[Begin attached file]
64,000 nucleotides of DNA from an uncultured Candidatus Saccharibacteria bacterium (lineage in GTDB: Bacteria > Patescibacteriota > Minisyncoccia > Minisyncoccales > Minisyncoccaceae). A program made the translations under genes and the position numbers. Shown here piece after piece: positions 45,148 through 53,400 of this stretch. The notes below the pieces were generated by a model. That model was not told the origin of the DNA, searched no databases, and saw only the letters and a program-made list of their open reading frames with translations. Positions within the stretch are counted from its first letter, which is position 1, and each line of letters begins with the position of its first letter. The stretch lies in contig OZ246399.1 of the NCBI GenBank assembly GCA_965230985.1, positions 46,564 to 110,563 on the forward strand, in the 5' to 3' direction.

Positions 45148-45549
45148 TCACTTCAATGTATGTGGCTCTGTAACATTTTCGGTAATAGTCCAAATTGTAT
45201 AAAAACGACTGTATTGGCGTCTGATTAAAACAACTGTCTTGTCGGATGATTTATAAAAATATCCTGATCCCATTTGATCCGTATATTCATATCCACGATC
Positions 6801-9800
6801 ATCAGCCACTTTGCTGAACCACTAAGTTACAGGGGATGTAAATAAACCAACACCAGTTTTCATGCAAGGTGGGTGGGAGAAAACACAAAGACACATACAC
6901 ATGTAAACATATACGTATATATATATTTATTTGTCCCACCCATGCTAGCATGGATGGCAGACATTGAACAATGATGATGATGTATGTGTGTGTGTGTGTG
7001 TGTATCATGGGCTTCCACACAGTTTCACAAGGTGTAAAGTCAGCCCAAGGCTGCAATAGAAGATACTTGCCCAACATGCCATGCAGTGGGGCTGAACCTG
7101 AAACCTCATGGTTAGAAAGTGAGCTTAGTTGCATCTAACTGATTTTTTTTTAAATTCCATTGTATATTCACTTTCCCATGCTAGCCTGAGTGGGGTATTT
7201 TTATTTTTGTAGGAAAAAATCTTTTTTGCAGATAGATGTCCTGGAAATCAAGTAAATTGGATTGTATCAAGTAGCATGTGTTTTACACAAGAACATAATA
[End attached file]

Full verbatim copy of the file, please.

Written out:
64,000 nucleotides of DNA from an uncultured Candidatus Saccharibacteria bacterium (lineage in GTDB: Bacteria > Patescibacteriota > Minisyncoccia > Minisyncoccales > Minisyncoccaceae). A program made the translations under genes and the position numbers. Shown here piece after piece: positions 45,148 through 53,400 of this stretch. The notes below the pieces were generated by a model. That model was not told the origin of the DNA, searched no databases, and saw only the letters and a program-made list of their open reading frames with translations. Positions within the stretch are counted from its first letter, which is position 1, and each line of letters begins with the position of its first letter. The stretch lies in contig OZ246399.1 of the NCBI GenBank assembly GCA_965230985.1, positions 46,564 to 110,563 on the forward strand, in the 5' to 3' direction.

Positions 45148-45549
45148 TCACTTCAATGTATGTGGCTCTGTAACATTTTCGGTAATAGTCCAAATTGTAT
45201 AAAAACGACTGTATTGGCGTCTGATTAAAACAACTGTCTTGTCGGATGATTTATAAAAATATCCTGATCCCATTTGATCCGTATATTCATATCCACGATC
Positions 6801-9800
6801 ATCAGCCACTTTGCTGAACCACTAAGTTACAGGGGATGTAAATAAACCAACACCAGTTTTCATGCAAGGTGGGTGGGAGAAAACACAAAGACACATACAC
6901 ATGTAAACATATACGTATATATATATTTATTTGTCCCACCCATGCTAGCATGGATGGCAGACATTGAACAATGATGATGATGTATGTGTGTGTGTGTGTG
7001 TGTATCATGGGCTTCCACACAGTTTCACAAGGTGTAAAGTCAGCCCAAGGCTGCAATAGAAGATACTTGCCCAACATGCCATGCAGTGGGGCTGAACCTG
7101 AAACCTCATGGTTAGAAAGTGAGCTTAGTTGCATCTAACTGATTTTTTTTTAAATTCCATTGTATATTCACTTTCCCATGCTAGCCTGAGTGGGGTATTT
7201 TTATTTTTGTAGGAAAAAATCTTTTTTGCAGATAGATGTCCTGGAAATCAAGTAAATTGGATTGTATCAAGTAGCATGTGTTTTACACAAGAACATAATA